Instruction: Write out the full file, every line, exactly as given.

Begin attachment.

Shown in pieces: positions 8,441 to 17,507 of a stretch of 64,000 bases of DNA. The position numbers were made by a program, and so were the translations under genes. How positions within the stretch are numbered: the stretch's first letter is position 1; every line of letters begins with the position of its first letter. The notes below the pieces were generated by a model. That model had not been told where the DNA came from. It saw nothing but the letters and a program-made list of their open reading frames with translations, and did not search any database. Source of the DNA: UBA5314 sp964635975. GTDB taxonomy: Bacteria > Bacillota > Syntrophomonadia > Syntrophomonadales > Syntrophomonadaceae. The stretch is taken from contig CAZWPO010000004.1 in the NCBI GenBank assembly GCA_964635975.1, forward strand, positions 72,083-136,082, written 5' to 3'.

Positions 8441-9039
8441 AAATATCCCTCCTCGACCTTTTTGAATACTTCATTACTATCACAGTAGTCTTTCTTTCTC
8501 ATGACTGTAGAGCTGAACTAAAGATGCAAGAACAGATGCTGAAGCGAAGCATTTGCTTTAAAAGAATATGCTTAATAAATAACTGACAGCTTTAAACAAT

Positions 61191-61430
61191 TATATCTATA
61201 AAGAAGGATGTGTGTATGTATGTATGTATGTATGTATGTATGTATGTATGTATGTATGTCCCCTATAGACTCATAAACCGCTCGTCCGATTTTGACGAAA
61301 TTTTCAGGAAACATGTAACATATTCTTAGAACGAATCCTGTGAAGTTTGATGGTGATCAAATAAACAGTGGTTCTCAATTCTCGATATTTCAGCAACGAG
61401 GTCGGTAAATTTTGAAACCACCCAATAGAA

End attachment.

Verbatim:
Shown in pieces: positions 8,441 to 17,507 of a stretch of 64,000 bases of DNA. The position numbers were made by a program, and so were the translations under genes. How positions within the stretch are numbered: the stretch's first letter is position 1; every line of letters begins with the position of its first letter. The notes below the pieces were generated by a model. That model had not been told where the DNA came from. It saw nothing but the letters and a program-made list of their open reading frames with translations, and did not search any database. Source of the DNA: UBA5314 sp964635975. GTDB taxonomy: Bacteria > Bacillota > Syntrophomonadia > Syntrophomonadales > Syntrophomonadaceae. The stretch is taken from contig CAZWPO010000004.1 in the NCBI GenBank assembly GCA_964635975.1, forward strand, positions 72,083-136,082, written 5' to 3'.

Positions 8441-9039
8441 AAATATCCCTCCTCGACCTTTTTGAATACTTCATTACTATCACAGTAGTCTTTCTTTCTC
8501 ATGACTGTAGAGCTGAACTAAAGATGCAAGAACAGATGCTGAAGCGAAGCATTTGCTTTAAAAGAATATGCTTAATAAATAACTGACAGCTTTAAACAAT

Positions 61191-61430
61191 TATATCTATA
61201 AAGAAGGATGTGTGTATGTATGTATGTATGTATGTATGTATGTATGTATGTATGTATGTCCCCTATAGACTCATAAACCGCTCGTCCGATTTTGACGAAA
61301 TTTTCAGGAAACATGTAACATATTCTTAGAACGAATCCTGTGAAGTTTGATGGTGATCAAATAAACAGTGGTTCTCAATTCTCGATATTTCAGCAACGAG
61401 GTCGGTAAATTTTGAAACCACCCAATAGAA